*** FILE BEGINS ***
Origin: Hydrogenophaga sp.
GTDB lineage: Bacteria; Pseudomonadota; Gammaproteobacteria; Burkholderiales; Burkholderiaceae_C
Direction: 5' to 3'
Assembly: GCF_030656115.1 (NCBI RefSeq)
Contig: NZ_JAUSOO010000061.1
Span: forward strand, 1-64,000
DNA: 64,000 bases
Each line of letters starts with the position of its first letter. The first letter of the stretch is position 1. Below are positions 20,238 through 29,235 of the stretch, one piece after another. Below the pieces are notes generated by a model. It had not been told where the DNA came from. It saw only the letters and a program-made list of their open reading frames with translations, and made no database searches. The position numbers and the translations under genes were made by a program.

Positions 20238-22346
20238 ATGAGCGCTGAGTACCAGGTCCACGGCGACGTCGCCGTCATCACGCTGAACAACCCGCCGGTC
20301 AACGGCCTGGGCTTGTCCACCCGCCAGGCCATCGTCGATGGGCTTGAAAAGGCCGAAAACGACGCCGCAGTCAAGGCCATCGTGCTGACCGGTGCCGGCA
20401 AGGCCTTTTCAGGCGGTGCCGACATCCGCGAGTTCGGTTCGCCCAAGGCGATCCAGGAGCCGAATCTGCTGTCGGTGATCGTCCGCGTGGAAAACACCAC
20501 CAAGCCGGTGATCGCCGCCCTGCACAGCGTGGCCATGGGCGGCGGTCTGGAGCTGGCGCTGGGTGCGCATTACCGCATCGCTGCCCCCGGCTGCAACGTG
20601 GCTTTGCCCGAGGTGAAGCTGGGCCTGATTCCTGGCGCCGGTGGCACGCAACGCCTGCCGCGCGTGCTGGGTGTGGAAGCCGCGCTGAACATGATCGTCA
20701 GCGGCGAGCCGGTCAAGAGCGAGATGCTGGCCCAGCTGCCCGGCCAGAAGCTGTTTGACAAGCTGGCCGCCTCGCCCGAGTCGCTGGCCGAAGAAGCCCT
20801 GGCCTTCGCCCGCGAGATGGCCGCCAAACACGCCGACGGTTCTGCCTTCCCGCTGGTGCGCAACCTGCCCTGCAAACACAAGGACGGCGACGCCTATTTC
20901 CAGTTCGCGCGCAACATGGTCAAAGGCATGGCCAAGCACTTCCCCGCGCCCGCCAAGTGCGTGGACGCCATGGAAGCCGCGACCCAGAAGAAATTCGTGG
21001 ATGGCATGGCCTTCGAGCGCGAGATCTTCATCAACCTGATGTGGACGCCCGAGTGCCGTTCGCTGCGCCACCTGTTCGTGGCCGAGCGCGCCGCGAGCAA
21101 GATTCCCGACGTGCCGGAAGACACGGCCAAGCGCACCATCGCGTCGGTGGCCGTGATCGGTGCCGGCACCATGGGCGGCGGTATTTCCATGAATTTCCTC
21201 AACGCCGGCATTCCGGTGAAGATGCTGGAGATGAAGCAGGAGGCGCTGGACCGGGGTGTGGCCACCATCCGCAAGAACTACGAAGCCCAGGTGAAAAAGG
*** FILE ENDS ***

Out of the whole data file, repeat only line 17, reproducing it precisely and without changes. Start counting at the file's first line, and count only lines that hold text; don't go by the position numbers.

20901 CAGTTCGCGCGCAACATGGTCAAAGGCATGGCCAAGCACTTCCCCGCGCCCGCCAAGTGCGTGGACGCCATGGAAGCCGCGACCCAGAAGAAATTCGTGG